I’m a volunteer driver for our local Meals on Wheels, which means that one day a week, I take a long lunch (thanks to my kind company, that agree that I’m adult and if I can get my work done, they don’t mind me doing this…in fact, they encourage it), drive to the Senior Center, pick up 16 meals, and drive them to senior citizens who are on fixed budgets and are unable to get out and shop for themselves, or are unable to cook, or both.  They are in varying degrees of need, but I don’t think anyone goes on Meals-on-Wheels unless they are needing some assistance.

I started volunteering for MoW a few years ago, when I was unemployed for a few months.  I was motivated by my father, who has been delivering for MoW in Portland for several decades now.  I was surprised at how much I enjoy it…it’s lovely to get out of my home office and see people, people who have no real demands of me, other than to be friendly and bring a meal, and sometimes change a light bulb or assist with a hearing aid.  I like driving, I like listening to the radio in my car, I like the feeling I get knowing that I’ve helped someone in a very real way.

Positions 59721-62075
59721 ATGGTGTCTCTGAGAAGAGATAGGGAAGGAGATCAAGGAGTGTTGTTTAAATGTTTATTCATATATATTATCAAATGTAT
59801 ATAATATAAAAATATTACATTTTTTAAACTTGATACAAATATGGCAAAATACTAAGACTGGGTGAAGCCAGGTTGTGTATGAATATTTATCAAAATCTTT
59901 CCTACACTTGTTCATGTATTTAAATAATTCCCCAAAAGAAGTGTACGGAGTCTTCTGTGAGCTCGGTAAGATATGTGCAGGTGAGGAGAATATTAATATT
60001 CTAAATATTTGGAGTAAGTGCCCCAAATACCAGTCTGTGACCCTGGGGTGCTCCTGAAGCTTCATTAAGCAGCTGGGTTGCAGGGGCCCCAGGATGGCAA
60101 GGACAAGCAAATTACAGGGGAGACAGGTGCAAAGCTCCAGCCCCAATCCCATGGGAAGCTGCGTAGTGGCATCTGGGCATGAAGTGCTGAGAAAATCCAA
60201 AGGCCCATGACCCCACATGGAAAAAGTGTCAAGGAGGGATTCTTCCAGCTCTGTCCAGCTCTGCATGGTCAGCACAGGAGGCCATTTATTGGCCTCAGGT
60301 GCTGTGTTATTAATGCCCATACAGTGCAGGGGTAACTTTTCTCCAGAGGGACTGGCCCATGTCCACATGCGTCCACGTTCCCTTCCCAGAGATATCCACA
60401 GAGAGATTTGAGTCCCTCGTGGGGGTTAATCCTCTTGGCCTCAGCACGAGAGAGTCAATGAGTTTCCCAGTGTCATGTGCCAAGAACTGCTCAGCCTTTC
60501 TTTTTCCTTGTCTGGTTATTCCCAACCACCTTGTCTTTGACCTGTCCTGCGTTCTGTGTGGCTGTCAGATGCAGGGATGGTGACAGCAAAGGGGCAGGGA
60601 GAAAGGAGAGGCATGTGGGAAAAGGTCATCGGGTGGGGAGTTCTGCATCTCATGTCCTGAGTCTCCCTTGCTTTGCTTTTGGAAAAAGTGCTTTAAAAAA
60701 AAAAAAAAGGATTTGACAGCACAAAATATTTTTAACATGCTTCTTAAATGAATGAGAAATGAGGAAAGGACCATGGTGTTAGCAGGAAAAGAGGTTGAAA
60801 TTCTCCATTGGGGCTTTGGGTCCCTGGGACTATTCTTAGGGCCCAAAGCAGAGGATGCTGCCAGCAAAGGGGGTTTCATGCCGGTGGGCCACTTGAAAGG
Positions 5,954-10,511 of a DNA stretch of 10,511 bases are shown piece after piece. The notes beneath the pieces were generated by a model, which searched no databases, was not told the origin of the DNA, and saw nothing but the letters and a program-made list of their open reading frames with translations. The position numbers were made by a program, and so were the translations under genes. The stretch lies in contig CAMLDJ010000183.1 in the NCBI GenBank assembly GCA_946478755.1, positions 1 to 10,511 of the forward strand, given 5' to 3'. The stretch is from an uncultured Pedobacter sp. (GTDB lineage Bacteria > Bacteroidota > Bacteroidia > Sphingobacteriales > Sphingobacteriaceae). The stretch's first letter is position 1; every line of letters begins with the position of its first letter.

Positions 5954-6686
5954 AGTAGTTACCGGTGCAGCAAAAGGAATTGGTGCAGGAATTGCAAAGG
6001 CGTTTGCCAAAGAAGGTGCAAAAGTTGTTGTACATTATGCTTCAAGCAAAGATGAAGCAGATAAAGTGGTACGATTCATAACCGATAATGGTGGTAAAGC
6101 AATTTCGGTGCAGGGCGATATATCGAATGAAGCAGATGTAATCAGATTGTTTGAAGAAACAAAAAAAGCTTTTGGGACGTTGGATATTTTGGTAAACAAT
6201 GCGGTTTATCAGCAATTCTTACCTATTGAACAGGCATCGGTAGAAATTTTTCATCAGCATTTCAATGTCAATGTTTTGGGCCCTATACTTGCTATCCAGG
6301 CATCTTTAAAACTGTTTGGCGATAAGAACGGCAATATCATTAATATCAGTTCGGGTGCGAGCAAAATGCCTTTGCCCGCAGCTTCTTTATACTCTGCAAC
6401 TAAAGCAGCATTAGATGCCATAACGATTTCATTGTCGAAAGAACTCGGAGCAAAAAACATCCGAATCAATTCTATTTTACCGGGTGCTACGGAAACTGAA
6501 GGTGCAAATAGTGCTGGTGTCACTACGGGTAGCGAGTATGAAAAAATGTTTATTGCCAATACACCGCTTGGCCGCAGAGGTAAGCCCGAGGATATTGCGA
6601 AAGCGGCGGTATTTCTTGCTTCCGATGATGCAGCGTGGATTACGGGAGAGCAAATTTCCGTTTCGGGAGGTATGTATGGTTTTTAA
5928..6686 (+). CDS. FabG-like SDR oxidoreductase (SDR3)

Well, today I want to quit.  I just do.  The demand for services has increased so much, and their waiting lists are so long, that they are having to tighten up their rules for who is eligible.   If you have someone who could shop for you, off you go.  If you have a car and could possibly get yourself to the grocery store, off you go.  There are just too many people on the waiting list who are home bound and in greater need of the services.  It’s triage.  It’s not that the people that they’re bumping don’t need their services, it’s just that there are too many people on the waiting list who need it more.